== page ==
valid's beef-tea, only boiled to a jelly. She fancies that "My father wrote and told us you were in a besieged it will sustain life for a long time in a hungry man, place, and could hardly get enough to eat, he feared. indeed, for quite a fabulous time. I have somewhat Poor Ben! how gladly would I go hungry that thou less faith, but desire to be obedient, though it is

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How I Fared at the Siege of Plymouth.

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difficult to pack Grandmother sends some of thy of this dreadful retreat he sustained, that they favourite Pontefract liquorice cakes, so good against thought to have lost her. He hoped to have a little colds and coughs. Miriam has made thee a warm rest at Burton, and lay down to take it, but was knitted covering for thy chest and woollen cuffs for called up again in a quarter of an hour by the sudden thy wrists. I risk sending thee my small store of appearance of the enemy, and had scarcely time to money, which mother says is foolish, but I hope it huddle his ordnance on board a ship in the Humber, may not prove so. We all wish we could pack a when the King's troops galloped into the town. So, in barrel for thee with one of our prime hams, and this mangled condition, covered with blood, without cheese, and other good things.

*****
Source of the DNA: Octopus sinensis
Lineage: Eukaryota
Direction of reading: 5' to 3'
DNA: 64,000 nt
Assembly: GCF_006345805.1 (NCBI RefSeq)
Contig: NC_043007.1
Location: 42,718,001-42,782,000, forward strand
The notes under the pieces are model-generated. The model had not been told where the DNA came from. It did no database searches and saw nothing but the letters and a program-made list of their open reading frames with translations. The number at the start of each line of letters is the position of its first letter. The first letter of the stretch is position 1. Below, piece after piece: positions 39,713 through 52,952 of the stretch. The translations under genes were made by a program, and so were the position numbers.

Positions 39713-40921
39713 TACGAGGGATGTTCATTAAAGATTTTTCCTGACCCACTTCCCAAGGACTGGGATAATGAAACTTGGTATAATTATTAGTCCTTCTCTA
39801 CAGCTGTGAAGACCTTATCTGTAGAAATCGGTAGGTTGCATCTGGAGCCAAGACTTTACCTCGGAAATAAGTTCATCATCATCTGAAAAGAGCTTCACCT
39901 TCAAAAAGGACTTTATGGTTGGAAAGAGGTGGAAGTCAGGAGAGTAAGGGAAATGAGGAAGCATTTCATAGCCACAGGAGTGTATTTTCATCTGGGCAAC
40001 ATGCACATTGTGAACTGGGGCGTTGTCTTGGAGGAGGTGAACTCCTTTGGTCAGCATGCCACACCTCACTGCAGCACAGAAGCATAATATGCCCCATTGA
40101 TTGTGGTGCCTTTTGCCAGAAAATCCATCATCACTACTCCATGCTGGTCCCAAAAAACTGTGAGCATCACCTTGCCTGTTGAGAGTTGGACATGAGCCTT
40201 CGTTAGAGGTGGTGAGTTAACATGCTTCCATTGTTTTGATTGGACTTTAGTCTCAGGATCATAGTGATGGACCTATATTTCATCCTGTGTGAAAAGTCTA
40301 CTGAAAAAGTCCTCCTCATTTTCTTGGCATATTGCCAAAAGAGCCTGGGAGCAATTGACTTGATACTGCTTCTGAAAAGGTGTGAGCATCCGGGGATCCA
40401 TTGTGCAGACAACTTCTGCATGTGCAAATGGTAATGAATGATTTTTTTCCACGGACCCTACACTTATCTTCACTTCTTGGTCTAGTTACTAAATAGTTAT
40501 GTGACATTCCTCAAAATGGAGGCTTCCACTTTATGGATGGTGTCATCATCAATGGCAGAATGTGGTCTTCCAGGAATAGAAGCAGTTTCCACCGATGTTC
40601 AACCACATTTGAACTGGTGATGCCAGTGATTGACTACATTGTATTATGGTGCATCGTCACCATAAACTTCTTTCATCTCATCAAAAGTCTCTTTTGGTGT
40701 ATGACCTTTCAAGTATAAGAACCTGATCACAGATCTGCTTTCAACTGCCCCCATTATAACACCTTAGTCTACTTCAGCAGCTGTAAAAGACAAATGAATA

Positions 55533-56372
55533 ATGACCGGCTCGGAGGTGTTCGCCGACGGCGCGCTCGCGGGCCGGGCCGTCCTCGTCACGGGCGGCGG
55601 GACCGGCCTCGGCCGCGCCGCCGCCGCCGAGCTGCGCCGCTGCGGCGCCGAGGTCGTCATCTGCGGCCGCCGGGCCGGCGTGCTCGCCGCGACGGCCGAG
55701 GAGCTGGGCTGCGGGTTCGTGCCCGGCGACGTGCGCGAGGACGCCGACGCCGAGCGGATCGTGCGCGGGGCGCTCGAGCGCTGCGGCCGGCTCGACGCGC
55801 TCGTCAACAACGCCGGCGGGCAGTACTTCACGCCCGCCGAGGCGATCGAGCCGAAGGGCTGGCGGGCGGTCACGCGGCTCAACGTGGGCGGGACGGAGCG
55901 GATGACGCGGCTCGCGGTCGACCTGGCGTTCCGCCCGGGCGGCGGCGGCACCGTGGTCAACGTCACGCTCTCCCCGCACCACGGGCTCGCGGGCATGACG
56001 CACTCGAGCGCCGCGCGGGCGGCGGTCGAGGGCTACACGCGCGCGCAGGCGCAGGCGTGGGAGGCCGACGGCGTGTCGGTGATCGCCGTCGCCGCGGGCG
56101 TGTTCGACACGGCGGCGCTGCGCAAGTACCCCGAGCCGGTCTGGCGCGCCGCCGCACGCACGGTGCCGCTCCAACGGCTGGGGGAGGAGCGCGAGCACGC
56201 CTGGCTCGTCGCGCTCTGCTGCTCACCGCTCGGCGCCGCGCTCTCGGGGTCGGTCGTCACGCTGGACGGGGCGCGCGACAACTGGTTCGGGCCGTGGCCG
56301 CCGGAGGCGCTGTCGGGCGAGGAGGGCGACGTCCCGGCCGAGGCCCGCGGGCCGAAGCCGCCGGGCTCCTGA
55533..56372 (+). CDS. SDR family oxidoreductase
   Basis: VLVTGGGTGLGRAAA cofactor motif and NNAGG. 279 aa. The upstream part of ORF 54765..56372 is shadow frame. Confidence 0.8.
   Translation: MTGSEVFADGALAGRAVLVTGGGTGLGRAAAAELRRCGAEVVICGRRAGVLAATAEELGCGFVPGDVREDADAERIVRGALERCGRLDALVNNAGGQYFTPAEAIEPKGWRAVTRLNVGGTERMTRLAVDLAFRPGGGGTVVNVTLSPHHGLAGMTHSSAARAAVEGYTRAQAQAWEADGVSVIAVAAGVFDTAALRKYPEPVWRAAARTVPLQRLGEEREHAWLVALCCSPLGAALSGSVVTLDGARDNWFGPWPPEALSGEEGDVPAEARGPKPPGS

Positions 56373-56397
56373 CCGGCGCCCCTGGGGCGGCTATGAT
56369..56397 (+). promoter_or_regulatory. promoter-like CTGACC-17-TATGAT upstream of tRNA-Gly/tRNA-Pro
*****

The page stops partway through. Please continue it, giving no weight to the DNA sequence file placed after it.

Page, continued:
a shirt, and his clothes rent, he arrived only just alive "I send thee my Bible, dearest Ben, with many pas- at Hull. I am glad, for the honour of Earl Newcastle, sages marked for thee that have been a blessing to to say that he sent home Lady Fairfax a few days myself. Jonathan Thorp recommended a bottle of later in bis own coach, attended by a maid of honour. strong waters, to cure thee of many ills, but I told Surely it must be hard on a gallant gentleman, on him plainly I had neither room nor inclination to their side or ours, to take a lady prisoner and send such to thee, and that he was the last man who away from her husband's protection, to unknown should have given such ill advice. Poor man! he peril